Sir Isaac Newton stated that for every action, there is an equal and opposite reaction. For authors that gets translated into 'for everyone who likes your work, someone else will hate it'. There doesn't have to be any rhyme or reason about it; it's just a thing.
This state of affairs was brought back to me recently when I decided to seek out a publisher for superhero club, my mid-grade children's book about bullying, friendship, self-acceptance and transformation. Originally, it was published by Musa Publishing and when they folded I self-dubbed it to try and get a wider audience. It was also considered for use in a therapeutic / workshop setting for young people who may have experienced one or more of the issues touched upon in the book.
The first publisher I contacted was quite enthusiastic and promised me a response within eight weeks. However, their actual response consisted of 'thanks, but we rarely take on new books right now'. And yes, of course I sent them a query first before submitting the manuscript.
The next publisher felt the book was... 'a little unfocused and didn't necessarily know which age group it was being aimed at. We need to make sure that we're directing the content specifically at a certain age group. Otherwise, the book simply doesn't work.'
Having had it previously published (and edited and focused by Musa), I found this a tad surprising. Not that the other publisher is wrong, from their perspective, just that it differs from Musa's and the readers who were kind enough to leave reviews.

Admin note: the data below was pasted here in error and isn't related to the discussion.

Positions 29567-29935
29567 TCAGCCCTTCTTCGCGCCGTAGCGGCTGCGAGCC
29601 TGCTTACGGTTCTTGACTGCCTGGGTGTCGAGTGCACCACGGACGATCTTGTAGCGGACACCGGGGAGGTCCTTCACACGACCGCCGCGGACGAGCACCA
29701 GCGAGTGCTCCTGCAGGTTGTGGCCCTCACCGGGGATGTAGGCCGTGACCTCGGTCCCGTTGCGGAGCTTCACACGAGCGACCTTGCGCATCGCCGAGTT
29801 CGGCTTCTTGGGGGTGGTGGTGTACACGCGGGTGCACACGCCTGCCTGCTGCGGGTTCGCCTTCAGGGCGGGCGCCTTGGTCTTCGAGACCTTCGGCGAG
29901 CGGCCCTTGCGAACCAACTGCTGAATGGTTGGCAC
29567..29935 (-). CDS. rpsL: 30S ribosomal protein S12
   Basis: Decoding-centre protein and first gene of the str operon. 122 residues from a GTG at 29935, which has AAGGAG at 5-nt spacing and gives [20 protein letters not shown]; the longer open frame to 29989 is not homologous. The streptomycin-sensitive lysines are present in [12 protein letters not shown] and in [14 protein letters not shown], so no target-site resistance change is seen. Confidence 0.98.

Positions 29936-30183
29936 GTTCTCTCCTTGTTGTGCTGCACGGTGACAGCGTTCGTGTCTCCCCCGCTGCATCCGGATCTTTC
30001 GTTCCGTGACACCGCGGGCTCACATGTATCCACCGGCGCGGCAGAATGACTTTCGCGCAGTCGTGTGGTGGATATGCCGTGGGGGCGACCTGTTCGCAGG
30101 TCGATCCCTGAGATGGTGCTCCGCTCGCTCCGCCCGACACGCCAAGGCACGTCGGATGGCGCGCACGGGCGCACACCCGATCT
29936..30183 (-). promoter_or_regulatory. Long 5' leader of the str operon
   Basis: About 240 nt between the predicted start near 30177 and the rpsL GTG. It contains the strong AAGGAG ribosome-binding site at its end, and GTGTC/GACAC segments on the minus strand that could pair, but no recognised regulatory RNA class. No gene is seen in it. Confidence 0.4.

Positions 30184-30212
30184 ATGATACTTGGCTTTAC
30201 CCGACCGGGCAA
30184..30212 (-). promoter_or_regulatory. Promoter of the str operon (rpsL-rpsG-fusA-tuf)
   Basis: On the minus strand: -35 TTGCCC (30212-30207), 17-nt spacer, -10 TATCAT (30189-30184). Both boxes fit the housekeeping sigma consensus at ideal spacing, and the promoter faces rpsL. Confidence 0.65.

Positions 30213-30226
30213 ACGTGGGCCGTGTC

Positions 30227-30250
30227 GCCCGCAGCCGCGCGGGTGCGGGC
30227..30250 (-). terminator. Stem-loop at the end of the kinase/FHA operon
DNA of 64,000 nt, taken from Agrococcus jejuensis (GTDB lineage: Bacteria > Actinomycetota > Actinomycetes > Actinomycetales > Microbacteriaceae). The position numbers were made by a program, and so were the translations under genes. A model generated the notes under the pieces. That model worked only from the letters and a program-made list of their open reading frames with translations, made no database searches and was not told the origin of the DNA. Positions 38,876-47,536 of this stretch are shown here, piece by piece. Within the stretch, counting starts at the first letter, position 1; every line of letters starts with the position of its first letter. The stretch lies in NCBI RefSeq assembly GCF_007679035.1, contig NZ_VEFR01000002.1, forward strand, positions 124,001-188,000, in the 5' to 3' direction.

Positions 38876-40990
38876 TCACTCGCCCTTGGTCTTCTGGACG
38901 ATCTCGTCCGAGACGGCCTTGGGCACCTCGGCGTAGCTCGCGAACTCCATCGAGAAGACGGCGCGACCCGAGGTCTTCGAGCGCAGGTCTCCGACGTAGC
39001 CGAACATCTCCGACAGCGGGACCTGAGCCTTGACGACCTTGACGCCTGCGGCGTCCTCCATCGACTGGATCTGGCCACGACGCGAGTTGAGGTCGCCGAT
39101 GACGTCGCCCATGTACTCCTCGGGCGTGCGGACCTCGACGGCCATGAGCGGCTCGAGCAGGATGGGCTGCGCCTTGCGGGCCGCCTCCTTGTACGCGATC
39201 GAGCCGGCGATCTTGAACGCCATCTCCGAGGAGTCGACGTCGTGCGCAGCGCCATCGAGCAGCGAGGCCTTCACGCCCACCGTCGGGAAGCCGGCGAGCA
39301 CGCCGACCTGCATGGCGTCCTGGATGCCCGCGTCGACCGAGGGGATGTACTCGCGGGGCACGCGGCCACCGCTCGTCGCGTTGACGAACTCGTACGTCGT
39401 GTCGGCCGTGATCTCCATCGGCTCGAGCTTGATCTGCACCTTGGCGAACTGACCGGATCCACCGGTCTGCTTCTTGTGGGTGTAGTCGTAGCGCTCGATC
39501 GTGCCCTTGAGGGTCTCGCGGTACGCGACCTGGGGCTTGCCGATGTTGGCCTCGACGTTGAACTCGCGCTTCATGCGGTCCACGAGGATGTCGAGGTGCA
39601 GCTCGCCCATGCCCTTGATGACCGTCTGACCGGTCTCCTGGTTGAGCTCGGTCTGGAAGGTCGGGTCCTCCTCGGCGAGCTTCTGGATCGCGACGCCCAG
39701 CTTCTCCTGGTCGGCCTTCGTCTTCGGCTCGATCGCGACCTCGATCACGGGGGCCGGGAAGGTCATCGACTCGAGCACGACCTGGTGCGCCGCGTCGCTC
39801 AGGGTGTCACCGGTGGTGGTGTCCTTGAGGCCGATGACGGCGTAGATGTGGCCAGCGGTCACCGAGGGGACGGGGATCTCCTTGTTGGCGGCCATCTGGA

Interestingly, despite having four of my Spy Chaser novels published since 2005 by Joffe Books, the first part of the above feedback that caught my eye was the book simply doesn't work. All of which goes to show that:
1. Opinions vary (informed and otherwise). It's important to really believe in your work, even if other people do not, and use any feedback to improve your manuscript or perhaps your pitch.
2. Having your work published will not change you. Sure, there might be some money in the bank, and yes, you can see your work for sale. But any nagging insecurities will stick around like unwelcome guests unless change your perspective. See item 1 above for details!
3. Sometimes it's time for new stories, not just on the page but also the ones we tell ourselves. Our fixed ideas about what a writer is and is not are, in fact, mere acts of imagination. And if you're going to start imagining, why not imagine some positive things!
4. All writers have to start somewhere and are capable of developing their craft.